The cover art on this release features the quartet members (seasoned improvisers all) wearing the dreaded and by now tiringly familiar face masks imposed on us all by the pandemic. The "Blue Reality" alluded to is made fairly obvious by this imagery (which is duplicated in the inner sleeve), and while a listener might expect some doom and gloom music or a series of libertarian angry outbursts at the advice from health authorities and the restrictive requirement of this situation that nobody, but nobody cares for, what we get is a much needed and much appreciated set of tracks that are soothing and transcendental for these dark times. The offering is, one could say, a concise musical equivalent of the Decameron, a work of entertaining and therapeutic literature written by the Italian writer Giovanni Boccaccio during the devastating Black Death in Florence in the 1348.
The album starts with a lullaby of sorts, a piece entitled "Love Exists Everywhere" that is comforting and uplifting, with a sparse opening flourish of cymbals, bells and vibes that is then supported by a generously voluptuous bass flute statement, then a softly sinuous tenor saxophone line that winds us into the heart of this lyrical track.
The relaxation is somewhat disrupted in the next track, "Chartreuse Tulips", with an active drums-vibes- bass clarinet opening statement, but it's more like a momentary quickening of the pulse and the album's trajectory continues mostly in the therapeutic vein, as track 3, "Joe's Train", features Joe McPhee's tenor articulating a gently forceful statement doubled by Michael Marcus's tenor. The piece is reminiscent of ideas from Tenor, an early solo work by McPhee that stands as a pivotal recording moment in the post-modern evolution of improvised music in the jazz tradition.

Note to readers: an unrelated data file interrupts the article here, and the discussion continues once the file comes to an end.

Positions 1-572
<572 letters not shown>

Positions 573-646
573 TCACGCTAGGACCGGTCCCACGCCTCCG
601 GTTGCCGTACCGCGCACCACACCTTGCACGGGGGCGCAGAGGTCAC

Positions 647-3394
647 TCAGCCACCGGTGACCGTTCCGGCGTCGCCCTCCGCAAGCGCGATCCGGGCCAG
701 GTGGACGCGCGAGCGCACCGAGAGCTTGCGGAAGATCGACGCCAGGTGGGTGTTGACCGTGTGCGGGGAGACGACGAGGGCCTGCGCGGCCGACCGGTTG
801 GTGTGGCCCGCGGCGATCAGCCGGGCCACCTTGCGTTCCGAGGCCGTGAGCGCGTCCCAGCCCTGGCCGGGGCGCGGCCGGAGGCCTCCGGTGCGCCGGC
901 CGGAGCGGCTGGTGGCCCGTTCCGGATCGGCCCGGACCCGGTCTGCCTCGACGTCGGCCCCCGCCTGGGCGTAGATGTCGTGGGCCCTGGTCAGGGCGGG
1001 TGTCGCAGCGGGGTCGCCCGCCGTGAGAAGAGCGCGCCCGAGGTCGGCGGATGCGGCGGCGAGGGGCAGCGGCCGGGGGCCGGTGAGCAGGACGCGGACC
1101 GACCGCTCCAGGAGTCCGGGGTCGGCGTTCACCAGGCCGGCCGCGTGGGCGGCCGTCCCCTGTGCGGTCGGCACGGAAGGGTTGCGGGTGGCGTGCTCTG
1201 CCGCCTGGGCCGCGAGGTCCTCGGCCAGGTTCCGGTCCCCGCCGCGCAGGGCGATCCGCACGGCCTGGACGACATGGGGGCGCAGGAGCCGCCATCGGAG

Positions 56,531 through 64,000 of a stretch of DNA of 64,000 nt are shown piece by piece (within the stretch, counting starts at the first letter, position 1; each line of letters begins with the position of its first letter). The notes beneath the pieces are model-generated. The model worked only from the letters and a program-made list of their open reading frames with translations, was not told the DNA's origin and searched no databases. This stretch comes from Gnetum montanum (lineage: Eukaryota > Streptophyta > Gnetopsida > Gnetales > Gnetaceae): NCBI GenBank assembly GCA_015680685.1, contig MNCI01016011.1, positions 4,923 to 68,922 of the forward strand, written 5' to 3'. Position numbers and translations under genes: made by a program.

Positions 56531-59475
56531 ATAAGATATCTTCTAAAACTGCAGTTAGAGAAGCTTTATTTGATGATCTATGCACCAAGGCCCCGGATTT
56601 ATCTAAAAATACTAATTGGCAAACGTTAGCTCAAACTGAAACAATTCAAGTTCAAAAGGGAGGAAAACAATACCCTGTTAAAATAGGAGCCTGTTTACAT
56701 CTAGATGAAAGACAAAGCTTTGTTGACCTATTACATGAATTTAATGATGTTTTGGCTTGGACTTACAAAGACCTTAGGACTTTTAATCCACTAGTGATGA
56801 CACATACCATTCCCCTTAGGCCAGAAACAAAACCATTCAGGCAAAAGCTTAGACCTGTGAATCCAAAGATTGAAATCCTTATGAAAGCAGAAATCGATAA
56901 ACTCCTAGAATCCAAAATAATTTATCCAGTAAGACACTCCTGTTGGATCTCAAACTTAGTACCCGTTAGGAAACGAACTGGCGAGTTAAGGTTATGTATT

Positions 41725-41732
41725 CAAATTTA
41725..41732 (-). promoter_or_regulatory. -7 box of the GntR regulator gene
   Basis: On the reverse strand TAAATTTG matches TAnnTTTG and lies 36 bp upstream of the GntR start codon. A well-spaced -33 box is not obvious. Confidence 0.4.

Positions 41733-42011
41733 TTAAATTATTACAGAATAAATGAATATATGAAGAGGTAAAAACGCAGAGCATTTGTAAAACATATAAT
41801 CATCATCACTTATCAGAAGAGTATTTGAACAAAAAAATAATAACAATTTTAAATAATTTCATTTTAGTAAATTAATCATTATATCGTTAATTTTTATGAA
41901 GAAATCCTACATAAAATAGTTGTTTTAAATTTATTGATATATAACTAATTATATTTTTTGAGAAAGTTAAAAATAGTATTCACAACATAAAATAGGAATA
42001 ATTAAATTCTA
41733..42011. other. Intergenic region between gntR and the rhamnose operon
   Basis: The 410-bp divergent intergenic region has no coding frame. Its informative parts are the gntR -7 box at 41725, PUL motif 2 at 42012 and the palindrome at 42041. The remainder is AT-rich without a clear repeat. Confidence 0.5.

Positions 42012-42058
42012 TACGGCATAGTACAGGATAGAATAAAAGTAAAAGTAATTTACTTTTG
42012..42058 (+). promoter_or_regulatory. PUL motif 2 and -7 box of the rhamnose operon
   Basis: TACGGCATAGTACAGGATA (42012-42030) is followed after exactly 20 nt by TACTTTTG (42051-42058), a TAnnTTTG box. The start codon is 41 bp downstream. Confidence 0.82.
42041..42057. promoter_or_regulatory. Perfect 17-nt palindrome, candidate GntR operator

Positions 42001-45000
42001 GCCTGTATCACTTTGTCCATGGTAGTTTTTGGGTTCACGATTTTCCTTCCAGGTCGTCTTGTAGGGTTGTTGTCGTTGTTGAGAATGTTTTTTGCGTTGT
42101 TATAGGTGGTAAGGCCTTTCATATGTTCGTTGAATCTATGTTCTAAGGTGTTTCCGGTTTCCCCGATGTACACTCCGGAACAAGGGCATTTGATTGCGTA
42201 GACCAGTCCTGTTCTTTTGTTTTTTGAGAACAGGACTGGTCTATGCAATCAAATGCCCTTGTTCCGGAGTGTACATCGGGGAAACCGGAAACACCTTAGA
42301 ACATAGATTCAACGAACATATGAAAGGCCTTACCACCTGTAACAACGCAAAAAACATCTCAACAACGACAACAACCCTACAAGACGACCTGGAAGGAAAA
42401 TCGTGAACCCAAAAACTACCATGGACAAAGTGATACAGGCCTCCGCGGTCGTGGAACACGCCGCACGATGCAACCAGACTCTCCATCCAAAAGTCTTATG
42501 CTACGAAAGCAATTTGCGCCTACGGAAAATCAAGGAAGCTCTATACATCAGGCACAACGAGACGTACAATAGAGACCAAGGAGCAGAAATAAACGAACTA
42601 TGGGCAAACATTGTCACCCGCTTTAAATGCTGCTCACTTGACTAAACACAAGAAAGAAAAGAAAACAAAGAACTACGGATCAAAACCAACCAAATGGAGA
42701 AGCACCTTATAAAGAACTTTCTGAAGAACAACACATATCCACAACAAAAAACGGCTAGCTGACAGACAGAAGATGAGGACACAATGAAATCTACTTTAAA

Four more tracks follow, each distinguished by the skillful compositional conceptions of the band members (each of whom contributes at least one tune) and the expressive and sensitive interactions of Warren Smith's drums and vibes, Michael Marcus's tenor sax, bass clarinet and bass flute, Joe McPhee's tenor sax, soprano sax and alto clarinet, and Jay Rosen's drums and percussion.
The music, while serving to evoke or provoke a sense of release from the above mentioned "Blue Reality", takes us to the heart of blues expression which is a shout of joy amid pain that celebrates, at bottom, the human experience and our ability to persevere and thrive even amid adversity. The piece of the album that brings out this message most clearly is probably "East Side Dilemma" (the tracks were recorded at the East Side Studios in NYC on Nov. 21, 2020, BTW). This track recalls the keening and spiritually satisfying complaints of John Coltrane in his late recordings (I'm thinking of Stellar Regions, in particular) with their motivic conciseness given lots of diverse spins by the instrumentalists as they dig into the heart of the matter and leave the listener in a much needed state of acceptance and surrender.
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